The West Virginia and Regional History Center recently processed and included the John Russo Papers collection into its holdings, having been compiled and given to the Center by Mr. Russo himself. The collection includes a multitude of articles, newspaper clippings, audio visual materials, screenplays, scripts, posters, and other materials all detailing the 50+ years of Mr. Russo’s career and impact in the horror industry. Some notable items within the John Russo Papers collection include the typescript for his very first screenplay that he wrote while attending West Virginia University in 1961, Beer and Apathy, as well as several articles and clippings from when Night of the Living Dead was released in 1968. As seen in the articles, it was a point of pride at the time for the area to have a film as successful as Night of the Living Dead not only be filmed in Appalachia, but also premiere in Appalachia too.
Of course, Night of the Living Dead wasn’t Russo’s only accomplishment in the horror industry. He also helped to write the novelization of the story, and then continued the concept of corpses rising from the dead in Return of the Living Dead, released in 1984. The film has gone on to become a cult classic steeped in wonderfully campy 1980s goodness that continues to be enjoyed to this day. In the film, which is also detailed in several of the inclusions within the John Russo Papers collection, a strange gas is released from a barrel containing what is thought to be an undead zombie in a medical supply warehouse. This gas zombifies those in contact around it, and is released into the air around the supply right next to a graveyard, a thunderstorm causing the gas to seep into the ground. This, in turn, causes previously long-dead corpses to rise from their grave once more and violently attack anyone that comes to help. The film ends with a nuclear strike on the area as part of a “Containment Protocol,” which burns up the bodies of the undead, but it sends up dust into the atmosphere that is soon rained down, starting the horrific events all over again.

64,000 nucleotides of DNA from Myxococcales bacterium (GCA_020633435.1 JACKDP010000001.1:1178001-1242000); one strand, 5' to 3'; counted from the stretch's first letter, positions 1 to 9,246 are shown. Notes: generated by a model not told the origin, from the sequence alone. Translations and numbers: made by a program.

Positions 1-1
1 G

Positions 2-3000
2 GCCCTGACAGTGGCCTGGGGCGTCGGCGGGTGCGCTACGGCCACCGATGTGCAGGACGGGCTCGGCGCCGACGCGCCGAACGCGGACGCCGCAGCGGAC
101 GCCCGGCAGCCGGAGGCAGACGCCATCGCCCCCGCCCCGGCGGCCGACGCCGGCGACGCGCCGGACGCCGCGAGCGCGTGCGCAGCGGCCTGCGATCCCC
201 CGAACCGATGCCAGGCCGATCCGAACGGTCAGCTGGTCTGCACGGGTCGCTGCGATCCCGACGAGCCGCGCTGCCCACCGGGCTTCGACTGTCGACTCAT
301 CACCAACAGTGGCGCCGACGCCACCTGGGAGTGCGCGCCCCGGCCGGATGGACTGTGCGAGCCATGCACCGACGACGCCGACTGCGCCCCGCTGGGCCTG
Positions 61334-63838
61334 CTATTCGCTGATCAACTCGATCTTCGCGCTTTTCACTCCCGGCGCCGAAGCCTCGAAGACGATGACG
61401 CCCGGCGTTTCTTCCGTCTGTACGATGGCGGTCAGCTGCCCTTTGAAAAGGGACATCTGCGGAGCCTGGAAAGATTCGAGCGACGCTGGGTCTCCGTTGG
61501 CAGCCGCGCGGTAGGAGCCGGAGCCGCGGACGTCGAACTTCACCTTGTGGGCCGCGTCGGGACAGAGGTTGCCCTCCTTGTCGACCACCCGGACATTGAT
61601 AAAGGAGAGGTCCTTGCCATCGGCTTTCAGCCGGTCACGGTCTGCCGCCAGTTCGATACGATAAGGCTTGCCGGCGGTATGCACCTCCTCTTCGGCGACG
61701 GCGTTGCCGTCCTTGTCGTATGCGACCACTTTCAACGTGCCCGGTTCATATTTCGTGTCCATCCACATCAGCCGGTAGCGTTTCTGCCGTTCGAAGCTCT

Russo’s also written several horror novels over the years, some of which have been printed into multiple editions. He’s also been written several other films besides his zombie-centric features like Midnight (1982) and acted in films like My Uncle John is a Zombie!, which was released on October 1st, 2017. In the film, Russo plays a zombie, also named John, that has been hidden by his family for years. Then, after recovering his mental faculties and humanity, he advocates for ethical treatment for zombies. However, there is a group of hunters out to kill him though for being a zombie. The film was filmed and shot locally in the Pittsburgh area, much like Night of the Living Dead was over fifty years before.